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TMS RESEARCH: A novel approach for treating cocaine addiction

TMS could be a useful treatment option for cocaine use disorder.


Addiction and TMS Mechanism of action

That cocaine is a highly addictive drug which can have extremely serious effects on one’s mental and physical health is a well-known fact. That there, at present, is no approved medical treatment for cocaine-use disorder (CocUD), and that behavioral interventions have proven to be of limited use is also widely documented in various trials. The question is, could non-invasive brain stimulation be a possibility? An Italian research-team, led by Professors Luigi Gallimberti and Antonelli Bonci, has for more than 5 years investigated whether TMS may serve as a useful treatment option for CocUD. The clinical results compiled from over 1,000 patients have now paved the way for a randomized, double-blinded sham-controlled study. 

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Graziella Madeo is a neuroscientist currently working as the Scientific Coordinator at Fondazione Novella Fronda, and a Neurology Consultant at Studio Gallimberti-Bonci&Partners. She joined the research team in 2018 after years of research in brain stimulation techniques in the Parkinson’s disease field. Her overall goal has always been to translate research findings from animal models to humans. “TMS offers us a promising tool to modulate brain circuitry activity in humans and possibly change the course of many neuropsychiatric disorders, including cocaine addiction, which is a disease of brain circuits,” she explains: “As a scientist I am interested in understanding why TMS is effective for cocaine addicts and how we can improve the therapeutic options.”

The largest cohort of CocUD patients

Although the sample sizes in early clinical studies were limited, the results did indicate that the researchers might be on to something. Larger sample sizes and prolonged follow-up times are, however, needed to confirm the findings. An important step has been to conduct a retrospective chart review study which was achieved earlier in 2019. It is the largest available so far, involving 284 CocUD patients who all received three months of TMS treatment for their addiction and were observed  retrospectively for up to 2 years and 8 months.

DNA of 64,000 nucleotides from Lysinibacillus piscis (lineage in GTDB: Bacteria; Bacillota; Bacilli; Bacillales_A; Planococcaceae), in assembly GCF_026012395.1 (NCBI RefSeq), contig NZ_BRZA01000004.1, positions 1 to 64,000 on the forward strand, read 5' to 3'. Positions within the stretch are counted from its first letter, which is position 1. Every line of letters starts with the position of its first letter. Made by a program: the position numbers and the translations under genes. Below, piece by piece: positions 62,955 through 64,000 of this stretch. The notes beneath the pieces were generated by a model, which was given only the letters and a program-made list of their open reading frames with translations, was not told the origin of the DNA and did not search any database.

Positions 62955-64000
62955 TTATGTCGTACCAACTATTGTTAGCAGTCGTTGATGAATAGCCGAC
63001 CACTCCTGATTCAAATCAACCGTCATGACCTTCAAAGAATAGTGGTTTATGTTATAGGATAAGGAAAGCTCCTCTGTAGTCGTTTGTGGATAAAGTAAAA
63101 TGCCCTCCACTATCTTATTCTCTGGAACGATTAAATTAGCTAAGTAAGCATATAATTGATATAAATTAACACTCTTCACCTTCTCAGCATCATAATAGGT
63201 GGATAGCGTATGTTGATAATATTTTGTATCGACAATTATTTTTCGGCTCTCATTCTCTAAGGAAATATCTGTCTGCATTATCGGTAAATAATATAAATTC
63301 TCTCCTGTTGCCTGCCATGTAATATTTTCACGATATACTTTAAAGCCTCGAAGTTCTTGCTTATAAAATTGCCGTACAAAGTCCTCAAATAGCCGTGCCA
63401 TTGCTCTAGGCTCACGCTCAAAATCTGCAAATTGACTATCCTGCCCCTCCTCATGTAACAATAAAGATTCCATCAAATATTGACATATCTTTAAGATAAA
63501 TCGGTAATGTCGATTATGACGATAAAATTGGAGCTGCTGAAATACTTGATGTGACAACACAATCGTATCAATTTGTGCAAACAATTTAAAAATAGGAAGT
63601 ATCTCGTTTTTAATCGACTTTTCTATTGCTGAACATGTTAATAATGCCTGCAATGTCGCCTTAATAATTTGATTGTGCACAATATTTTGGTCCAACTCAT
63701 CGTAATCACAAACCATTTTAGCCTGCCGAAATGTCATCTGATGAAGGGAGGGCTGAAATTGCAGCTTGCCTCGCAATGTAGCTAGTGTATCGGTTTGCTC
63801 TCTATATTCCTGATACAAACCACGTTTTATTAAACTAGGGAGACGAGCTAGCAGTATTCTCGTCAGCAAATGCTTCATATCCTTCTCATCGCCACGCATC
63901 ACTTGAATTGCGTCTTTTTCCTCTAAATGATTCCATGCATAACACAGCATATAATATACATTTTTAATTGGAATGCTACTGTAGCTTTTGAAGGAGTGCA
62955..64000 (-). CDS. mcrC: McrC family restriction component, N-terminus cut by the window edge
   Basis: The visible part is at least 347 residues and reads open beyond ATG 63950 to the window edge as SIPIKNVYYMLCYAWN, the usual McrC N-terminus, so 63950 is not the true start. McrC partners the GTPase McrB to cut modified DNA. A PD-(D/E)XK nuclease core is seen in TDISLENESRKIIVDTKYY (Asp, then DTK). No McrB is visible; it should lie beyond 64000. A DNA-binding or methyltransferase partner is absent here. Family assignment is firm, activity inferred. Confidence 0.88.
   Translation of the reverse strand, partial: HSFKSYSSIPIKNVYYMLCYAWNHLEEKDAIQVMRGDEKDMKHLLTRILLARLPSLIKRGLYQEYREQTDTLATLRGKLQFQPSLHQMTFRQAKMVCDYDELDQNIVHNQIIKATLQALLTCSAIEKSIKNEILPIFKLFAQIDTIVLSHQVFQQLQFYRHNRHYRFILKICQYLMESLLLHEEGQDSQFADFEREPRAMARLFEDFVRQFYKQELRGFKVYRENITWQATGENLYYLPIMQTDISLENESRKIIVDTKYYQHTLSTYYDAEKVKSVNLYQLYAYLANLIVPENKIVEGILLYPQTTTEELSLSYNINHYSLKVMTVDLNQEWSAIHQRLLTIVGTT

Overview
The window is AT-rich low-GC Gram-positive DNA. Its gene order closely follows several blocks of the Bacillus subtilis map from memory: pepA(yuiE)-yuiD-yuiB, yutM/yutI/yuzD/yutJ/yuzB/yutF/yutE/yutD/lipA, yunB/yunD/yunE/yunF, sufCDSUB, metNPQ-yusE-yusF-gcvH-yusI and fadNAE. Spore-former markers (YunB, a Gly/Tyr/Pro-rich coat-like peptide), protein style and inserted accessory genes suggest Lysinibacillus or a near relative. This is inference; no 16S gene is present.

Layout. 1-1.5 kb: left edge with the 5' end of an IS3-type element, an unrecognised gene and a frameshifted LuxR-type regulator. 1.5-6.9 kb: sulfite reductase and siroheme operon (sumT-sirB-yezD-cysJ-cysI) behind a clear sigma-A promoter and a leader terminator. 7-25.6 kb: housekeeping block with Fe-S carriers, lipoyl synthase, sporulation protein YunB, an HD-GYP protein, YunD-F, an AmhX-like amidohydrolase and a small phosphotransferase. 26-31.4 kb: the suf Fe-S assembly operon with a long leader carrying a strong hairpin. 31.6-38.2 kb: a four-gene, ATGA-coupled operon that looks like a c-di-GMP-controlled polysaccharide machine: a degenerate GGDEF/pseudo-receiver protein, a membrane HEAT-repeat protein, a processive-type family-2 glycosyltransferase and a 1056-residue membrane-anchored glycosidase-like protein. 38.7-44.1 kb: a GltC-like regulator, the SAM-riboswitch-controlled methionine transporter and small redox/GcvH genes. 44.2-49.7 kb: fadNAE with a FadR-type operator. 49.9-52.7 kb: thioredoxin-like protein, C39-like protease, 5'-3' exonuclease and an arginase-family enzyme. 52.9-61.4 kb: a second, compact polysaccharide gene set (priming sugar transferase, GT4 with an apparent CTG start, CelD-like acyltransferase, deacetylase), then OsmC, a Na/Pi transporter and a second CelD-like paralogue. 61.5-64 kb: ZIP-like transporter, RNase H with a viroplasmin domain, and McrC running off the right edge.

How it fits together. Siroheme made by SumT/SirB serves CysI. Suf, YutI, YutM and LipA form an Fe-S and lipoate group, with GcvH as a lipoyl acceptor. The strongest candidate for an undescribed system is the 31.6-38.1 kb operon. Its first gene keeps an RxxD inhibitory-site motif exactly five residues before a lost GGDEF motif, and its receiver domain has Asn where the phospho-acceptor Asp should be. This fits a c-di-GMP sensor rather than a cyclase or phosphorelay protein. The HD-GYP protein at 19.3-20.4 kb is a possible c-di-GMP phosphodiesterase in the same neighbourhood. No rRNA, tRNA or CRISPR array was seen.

Prolonged drugfree stretches 

“The study showed that TMS treatment was accompanied by long-lasting reductions in cocaine use, with the first resumption of cocaine use occurring after an average of 91 days since the beginning of TMS treatment. For the cohort of addicts who were treated as usual, in the form of individual or group therapy, the first lapse to cocaine was reported at 50 days,” says Graziella Madeo.

During the follow-up period, TMS was first re-administered weekly then monthly, prophylactically or if a relapse of cocaine use occurred. “Interestingly, we observed that the decrease in frequency of TMS was not accompanied by an increase in relapses to cocaine use. Over time we observed longer stretches of abstinence between relapses. Therefore, the gradual decrease of TMS sessions did not leave patients more vulnerable to relapses,” says Graziella Madeo.

Reduced frequency of cocaine use

Another crucial observation was the drop-down of cocaine use: “The mean frequency of cocaine use was less than 1 day per month compared to the weekly frequency of use before the treatment,” says Graziella Madeo. She also points out that “TMS can be safely administered, as serious TMS related adverse events were infrequent, both during the actual treatment and the follow-up period”. Do the findings indicate that this could lead to an approved treatment in the future? Graziella Madeo is optimistic: “We do believe that it has the potential to be an FDA cleared or CE approved protocol for cocaine addiction.”

Necessary: double-blinded studies

The Italian research team has, over the course of 5 years, followed more than 1,000 CocUD patients, but Graziella Madeo points out that
double-blinded studies are both warranted and necessary to examine the effectiveness and safety of neuromodulation and how to further improve the technology. “To our knowledge, there are already double-blind studies with proper control groups on the way, which could hopefully help to further advance TMS as an option for cocaine addiction and improve the availability of neuromodulation techniques in the public health care system.”


The article was originally printed in TMS Update by MagVenture Issue 1. The views and opinions expressed in this article do not necessarily reflect the official policy or position of MagVenture or any of its affiliates. The usage of rTMS for any other purpose than the cleared indication, in the country in which the product is intended to be used, is considered investigational.

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